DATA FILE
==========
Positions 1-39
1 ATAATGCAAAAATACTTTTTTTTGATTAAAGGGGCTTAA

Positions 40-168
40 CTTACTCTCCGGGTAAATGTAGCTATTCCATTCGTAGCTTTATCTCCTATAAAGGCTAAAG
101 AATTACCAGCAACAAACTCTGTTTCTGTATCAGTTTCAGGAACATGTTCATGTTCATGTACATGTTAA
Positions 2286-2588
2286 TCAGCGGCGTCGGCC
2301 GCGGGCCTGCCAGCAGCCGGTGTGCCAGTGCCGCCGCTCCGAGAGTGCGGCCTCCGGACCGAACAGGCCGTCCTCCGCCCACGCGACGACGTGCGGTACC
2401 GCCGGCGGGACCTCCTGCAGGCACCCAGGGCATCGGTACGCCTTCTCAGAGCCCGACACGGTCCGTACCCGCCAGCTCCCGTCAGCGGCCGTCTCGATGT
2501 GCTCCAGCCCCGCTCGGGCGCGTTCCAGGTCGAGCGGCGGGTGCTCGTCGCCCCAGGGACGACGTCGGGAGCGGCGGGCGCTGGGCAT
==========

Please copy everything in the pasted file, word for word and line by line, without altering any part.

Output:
Positions 1-39
1 ATAATGCAAAAATACTTTTTTTTGATTAAAGGGGCTTAA

Positions 40-168
40 CTTACTCTCCGGGTAAATGTAGCTATTCCATTCGTAGCTTTATCTCCTATAAAGGCTAAAG
101 AATTACCAGCAACAAACTCTGTTTCTGTATCAGTTTCAGGAACATGTTCATGTTCATGTACATGTTAA
Positions 2286-2588
2286 TCAGCGGCGTCGGCC
2301 GCGGGCCTGCCAGCAGCCGGTGTGCCAGTGCCGCCGCTCCGAGAGTGCGGCCTCCGGACCGAACAGGCCGTCCTCCGCCCACGCGACGACGTGCGGTACC
2401 GCCGGCGGGACCTCCTGCAGGCACCCAGGGCATCGGTACGCCTTCTCAGAGCCCGACACGGTCCGTACCCGCCAGCTCCCGTCAGCGGCCGTCTCGATGT
2501 GCTCCAGCCCCGCTCGGGCGCGTTCCAGGTCGAGCGGCGGGTGCTCGTCGCCCCAGGGACGACGTCGGGAGCGGCGGGCGCTGGGCAT